Saturday, August 2, 2014
Inquirer Daily News

Buyer: 'Mixed use' for Granite Run Mall

BET pays $24M for site that defaulted on $115M

Buyer: 'Mixed use' for Granite Run Mall

BET Investments, the real estate investment group owned by Toll Bros. cofounder Bruce E. Toll, plans "a walkable mixed-use project" at what is now the Granite Run Mall, which sprawls on a hillside above US 1 between Concordville and Media, after bidding $24 million to buy the property in an auction by Rockwood Realty Advisers, New York, BET president Michael Markman tells me. "We are very excited about the deal and its possibilities," he adds. The mall is 85% occupied, according to BET.

Banks represented by CW Capital Management had foreclosed on Granite Run in 2011 after national mall owner Simon Property Group and partner Macerich Co. stopped paying interest on $115 milllion they had borrowed to buy the place, figuring it wasn't worth that much anymore. Before the owners up it up for auction, CW tried hiring Washington-based mall manager Madison Marquette, which ran the much smaller Glen Eagle center on US 202 in Chadds Ford, to recruit "high-end" tenants to add to Sears, Boscov's, JCPenney, Kohl's, an AMC theater, Acme Markets and the smaller stores at Granite Run.

Plans to build more than 1 million sq ft of commercial and housing space at the former Franklin Mint site further north on US 1 have sparked some opposition from residents and a split between would-be developers Wolfson and Pennrose.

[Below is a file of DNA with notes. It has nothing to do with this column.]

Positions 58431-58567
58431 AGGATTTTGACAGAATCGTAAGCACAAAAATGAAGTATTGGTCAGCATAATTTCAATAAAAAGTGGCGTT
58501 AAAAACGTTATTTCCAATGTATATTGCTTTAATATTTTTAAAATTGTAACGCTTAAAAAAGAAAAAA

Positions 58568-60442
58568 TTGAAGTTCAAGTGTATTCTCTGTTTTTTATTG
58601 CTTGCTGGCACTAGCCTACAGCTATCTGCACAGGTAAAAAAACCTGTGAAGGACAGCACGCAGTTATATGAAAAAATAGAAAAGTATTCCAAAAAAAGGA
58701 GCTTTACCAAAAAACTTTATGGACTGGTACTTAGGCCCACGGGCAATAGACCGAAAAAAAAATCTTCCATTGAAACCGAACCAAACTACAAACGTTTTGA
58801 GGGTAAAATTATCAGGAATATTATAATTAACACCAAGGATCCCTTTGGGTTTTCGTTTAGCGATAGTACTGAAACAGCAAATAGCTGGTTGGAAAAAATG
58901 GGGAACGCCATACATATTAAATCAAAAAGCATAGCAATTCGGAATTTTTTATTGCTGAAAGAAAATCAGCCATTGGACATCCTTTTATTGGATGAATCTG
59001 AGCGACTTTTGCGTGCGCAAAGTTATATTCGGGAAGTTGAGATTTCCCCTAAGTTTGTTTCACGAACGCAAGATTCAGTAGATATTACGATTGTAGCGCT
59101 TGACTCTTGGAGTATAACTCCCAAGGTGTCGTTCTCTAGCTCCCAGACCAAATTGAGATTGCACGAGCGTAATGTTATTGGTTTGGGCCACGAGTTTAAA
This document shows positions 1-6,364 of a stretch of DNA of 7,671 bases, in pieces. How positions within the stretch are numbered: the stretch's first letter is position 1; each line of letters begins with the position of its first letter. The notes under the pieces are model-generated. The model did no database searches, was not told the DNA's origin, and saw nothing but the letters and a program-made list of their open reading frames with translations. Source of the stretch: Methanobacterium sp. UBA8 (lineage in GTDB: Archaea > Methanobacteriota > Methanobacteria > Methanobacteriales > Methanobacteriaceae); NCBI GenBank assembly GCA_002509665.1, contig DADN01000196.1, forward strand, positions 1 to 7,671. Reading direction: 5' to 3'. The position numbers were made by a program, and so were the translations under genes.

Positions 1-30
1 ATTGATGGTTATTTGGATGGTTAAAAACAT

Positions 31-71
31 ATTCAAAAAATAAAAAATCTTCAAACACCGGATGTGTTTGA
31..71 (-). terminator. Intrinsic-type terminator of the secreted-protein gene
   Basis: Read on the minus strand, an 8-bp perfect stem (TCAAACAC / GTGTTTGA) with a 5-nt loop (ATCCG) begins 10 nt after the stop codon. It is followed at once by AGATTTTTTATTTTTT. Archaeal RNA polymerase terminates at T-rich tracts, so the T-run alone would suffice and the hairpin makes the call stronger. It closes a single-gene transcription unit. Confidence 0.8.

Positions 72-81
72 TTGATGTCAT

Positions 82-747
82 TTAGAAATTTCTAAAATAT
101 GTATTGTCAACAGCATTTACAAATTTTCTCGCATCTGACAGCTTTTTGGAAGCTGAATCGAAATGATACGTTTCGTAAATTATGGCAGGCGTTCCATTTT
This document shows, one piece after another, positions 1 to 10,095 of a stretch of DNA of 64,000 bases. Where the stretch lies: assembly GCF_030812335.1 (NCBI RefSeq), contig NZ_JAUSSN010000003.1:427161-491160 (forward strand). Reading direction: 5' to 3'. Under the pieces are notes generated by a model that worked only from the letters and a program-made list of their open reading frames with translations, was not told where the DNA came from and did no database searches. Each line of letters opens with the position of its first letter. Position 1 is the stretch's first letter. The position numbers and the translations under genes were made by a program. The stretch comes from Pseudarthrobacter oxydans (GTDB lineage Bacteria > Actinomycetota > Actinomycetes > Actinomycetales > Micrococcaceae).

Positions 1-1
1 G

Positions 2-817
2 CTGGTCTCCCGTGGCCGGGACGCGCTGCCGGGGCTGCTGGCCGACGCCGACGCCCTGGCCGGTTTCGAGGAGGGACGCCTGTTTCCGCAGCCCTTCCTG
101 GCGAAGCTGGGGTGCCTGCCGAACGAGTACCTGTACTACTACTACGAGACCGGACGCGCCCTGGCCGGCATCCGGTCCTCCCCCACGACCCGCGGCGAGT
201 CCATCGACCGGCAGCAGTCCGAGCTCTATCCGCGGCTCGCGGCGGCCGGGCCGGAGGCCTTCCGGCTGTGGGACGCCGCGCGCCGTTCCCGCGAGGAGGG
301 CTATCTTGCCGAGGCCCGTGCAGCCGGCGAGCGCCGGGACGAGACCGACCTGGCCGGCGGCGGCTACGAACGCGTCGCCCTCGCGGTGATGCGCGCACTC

Betting big on a suburban revival after the 2008 recession all but stopped office and retail construction in the counties, BET has acquired a string of retail properties, including the former Waterloo Gardens in Exton, in recent weeks. Many of the developers who see possibilities out there are hoping to combine new apartments, for which there have been relatively strong demand, with updated office and retail space.


Joseph N. DiStefano
About this blog

PhillyDeals posts raw drafts and updates of Joseph N. DiStefano's columns and stories about Philly-area finance, investment, commercial real estate, tech, hiring and public spending, which he's been writing since 1989, mostly for the Philadelphia Inquirer.

DiStefano studied economics, history and a little engineering at Penn, taught writing at St. Joe's, and has written the book Comcasted, more than a thousand columns, and thousands of articles, and raised six children with his wife, who is a saint.

Reach Joseph N. at or 215 854 5194.

Joseph N. DiStefano
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